If there's any hero that carries the huge burden of guilt, it's Spider-Man. For this fiftieth anniversary issue, we get some reflection over the death of Uncle Ben. It may be something we've seen Spider-Man talk about but we don't often see him talk to Aunt May about it. We know about the guilt Peter carries but we haven't seen much of the days after the death of Ben. This was the moment that defined who Spider-Man is today. He was completely self centered after gaining his powers and it was Ben's death that made him the hero he is today.
This issue also continues to show what a rock Aunt May is. In her conversation, she starts to reveal a little too much information but it adds to the fun of the story. This issue may not change the direction of Spider-Man but it serves as an important reminder to who he is. He does get a little more closure just because Aunt May is such a strong character. And of course there's the part about him trying to explain to her why he blames himself for Ben's death.
There's also a GREAT cover by Chris Samnee and Javier Rodriguez.
I normally dig Steve Dillon's art but it just wasn't a good fit for this story. You always get a lot of expression from the way he draws characters' eyes but the first time we see Peter out of costume is almost startling. For an issue without a lot of Spider-Man action, the art became a big distraction in this story.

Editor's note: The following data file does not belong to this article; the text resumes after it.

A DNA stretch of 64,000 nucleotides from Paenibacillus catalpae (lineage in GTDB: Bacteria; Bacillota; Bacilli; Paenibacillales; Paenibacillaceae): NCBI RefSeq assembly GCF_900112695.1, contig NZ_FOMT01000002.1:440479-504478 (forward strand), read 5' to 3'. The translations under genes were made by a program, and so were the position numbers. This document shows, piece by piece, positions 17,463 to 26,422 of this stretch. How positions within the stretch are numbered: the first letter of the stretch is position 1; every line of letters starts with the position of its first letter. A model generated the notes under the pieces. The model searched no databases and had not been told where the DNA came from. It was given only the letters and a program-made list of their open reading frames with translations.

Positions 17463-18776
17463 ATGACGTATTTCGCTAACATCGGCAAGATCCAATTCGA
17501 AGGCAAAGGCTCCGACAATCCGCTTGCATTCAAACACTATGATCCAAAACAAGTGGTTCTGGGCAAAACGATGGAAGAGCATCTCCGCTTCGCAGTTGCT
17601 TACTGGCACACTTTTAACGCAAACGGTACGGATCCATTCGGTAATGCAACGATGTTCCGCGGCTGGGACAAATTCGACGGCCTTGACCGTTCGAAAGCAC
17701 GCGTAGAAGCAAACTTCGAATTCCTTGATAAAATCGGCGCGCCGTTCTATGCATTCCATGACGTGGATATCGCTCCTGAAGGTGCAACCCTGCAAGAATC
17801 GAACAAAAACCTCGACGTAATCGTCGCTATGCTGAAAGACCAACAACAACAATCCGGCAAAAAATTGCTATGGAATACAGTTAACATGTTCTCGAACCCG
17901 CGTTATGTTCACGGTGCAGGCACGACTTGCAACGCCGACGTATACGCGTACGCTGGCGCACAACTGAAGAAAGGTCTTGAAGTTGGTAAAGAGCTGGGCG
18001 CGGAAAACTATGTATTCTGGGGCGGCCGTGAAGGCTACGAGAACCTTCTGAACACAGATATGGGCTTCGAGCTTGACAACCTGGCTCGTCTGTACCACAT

It's understandable to have so many 'anniversary' issues this month but there's been too many. We've been seeing "point 1" issues for Spider-Man series that haven't been published for a while. Most of them have just been 'okay.' All of these 'okay' stories make this feel like just another anniversary story. That's unfortunate because with an art style that was a better fit for this story, it could have had the chance to shine.
It's Spider-Man's fiftieth anniversary and we're getting a load of anniversary stories this month. Zeb Wells takes the opportunity to showcase a team-up with Peter Parker and Aunt May. Spider-Man is the hero he is today because of the death of his Uncle Ben. This is something that we all know. While Peter has expressed his guilt many times over the years, we get a touching look at how he is still trying to deal with the burden and his attempt to fully convey this to Aunt May. Steve Dillon is a skilled artist but his style wasn't the best fit for an issue that was lighter on the action and more about the dialogue between Peter and May. It's unfortunate that we've had so many anniversary issues this month as this one could easily get mixed among the others. It's a touching story that shows how important Spider-Man's origin is as well as the need for Aunt May in his life.